Technically, the main class is not needed unless you want to control the startup sequence. You can set the mainClass to io.helidon.microprofile.Main and it will find the application annotated with ApplicationScoped. Though it is likely that almost any “real” application would want its own main class.

Start implementing the MicroProfile application – Helidon MP Tutorial
https://helidon.io/docs/v2/#/mp/guides/10_mp-tutorial

Server listening port

The following passage in the document says App service waits for incoming requests to 80/tcp.

App Service Linux routes incoming requests to port 80, so your application should listen on port 80 as well. You can do this in your application’s configuration (such as Spring’s application.properties file), or in your Startup Command (for example, java -jar spring-app.jar --server.port=80). Please see the following documentation for common Java frameworks:

Server Port
https://docs.microsoft.com/azure/app-service/containers/configure-language-java#server-port

As default listening port of both SE and MP is not 80/tcp but 8080/tcp, we have two options listed below (If deploying Helidon based applications as Docker containers, we can use port binding to meet this requirement).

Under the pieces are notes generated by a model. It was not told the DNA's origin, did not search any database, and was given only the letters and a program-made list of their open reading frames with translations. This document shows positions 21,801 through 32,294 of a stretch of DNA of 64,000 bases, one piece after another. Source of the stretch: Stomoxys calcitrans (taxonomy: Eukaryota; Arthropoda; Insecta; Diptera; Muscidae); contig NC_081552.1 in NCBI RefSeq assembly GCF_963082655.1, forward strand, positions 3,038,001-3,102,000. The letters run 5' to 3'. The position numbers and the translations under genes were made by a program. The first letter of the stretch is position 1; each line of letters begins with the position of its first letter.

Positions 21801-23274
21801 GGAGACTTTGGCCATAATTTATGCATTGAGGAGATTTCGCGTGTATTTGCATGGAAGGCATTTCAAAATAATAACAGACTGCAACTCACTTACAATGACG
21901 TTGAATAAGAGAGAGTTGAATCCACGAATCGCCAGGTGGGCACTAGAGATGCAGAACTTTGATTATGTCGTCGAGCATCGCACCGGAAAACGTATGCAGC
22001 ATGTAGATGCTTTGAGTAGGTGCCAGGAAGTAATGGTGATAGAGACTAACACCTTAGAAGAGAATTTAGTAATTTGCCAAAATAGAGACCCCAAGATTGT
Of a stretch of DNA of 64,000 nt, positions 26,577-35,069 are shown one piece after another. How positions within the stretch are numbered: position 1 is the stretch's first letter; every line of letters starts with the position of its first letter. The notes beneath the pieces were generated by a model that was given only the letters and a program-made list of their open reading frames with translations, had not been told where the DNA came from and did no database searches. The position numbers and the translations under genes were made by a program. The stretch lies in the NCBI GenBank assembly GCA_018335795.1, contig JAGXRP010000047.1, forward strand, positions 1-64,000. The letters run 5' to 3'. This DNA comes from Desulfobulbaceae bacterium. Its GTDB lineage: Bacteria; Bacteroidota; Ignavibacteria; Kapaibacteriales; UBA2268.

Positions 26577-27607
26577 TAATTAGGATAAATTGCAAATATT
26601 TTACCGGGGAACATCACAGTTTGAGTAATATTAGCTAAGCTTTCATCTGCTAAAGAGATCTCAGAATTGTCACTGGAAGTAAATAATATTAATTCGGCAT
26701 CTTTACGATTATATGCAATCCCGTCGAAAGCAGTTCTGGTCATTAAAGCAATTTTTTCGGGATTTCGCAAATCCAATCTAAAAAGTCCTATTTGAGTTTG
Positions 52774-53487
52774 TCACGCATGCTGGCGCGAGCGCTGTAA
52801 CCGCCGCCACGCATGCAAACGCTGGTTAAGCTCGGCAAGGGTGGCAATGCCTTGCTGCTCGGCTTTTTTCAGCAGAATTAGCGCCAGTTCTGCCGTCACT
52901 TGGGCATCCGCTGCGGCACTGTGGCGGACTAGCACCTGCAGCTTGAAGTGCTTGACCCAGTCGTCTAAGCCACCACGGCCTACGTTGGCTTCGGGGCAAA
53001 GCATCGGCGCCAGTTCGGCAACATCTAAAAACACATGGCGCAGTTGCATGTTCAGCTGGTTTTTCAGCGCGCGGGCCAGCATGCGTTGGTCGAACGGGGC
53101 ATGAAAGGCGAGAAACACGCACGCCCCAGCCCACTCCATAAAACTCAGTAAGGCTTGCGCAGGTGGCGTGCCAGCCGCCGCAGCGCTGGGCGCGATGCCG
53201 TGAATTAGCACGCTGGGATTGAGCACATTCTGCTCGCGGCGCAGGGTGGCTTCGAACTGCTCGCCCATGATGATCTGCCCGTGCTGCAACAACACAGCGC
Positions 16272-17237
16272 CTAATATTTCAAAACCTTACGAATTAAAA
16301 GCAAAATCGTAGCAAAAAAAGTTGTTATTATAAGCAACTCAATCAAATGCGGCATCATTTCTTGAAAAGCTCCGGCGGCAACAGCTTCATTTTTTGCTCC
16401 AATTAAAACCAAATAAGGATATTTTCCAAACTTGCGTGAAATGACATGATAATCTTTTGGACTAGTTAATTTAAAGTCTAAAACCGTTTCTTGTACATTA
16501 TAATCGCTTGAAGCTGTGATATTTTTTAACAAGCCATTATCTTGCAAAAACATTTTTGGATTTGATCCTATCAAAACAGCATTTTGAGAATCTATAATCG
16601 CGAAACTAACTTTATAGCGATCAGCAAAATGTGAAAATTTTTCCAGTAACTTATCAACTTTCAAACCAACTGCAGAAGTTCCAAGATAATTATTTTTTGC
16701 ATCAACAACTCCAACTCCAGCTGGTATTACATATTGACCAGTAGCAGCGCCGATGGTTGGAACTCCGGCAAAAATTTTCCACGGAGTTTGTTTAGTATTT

1. Bind ports in order not to change default port of Helidon quickstart application.
  2. Modify the listening port in order to meet Azure App Service requirements.

Port binding

Add property in appSettings section (in pom.xml) to specify bound ports as follows.

<configuration>
    ...
          <appSettings>
            <property>
              <name>PORT</name>
              <value>8080</value>
            </property>
            <property>
              <name>WEBSITES_PORT</name>
              <value>8080</value>
            </property>
          </appSettings>
      ...
     </configuration>

Modifying port (Helidon SE)

Modify the value of server.port in resources/application.yaml. (Default value is 8080).

app:
  greeting: "Hello"
server:
  port: 80
  host: 0.0.0.0

Modifying port (Helidon MP)

Modify the value of server.port in META-INF/microprofile-config.properties. (Default value is 8080).

# Application properties. This is the default greeting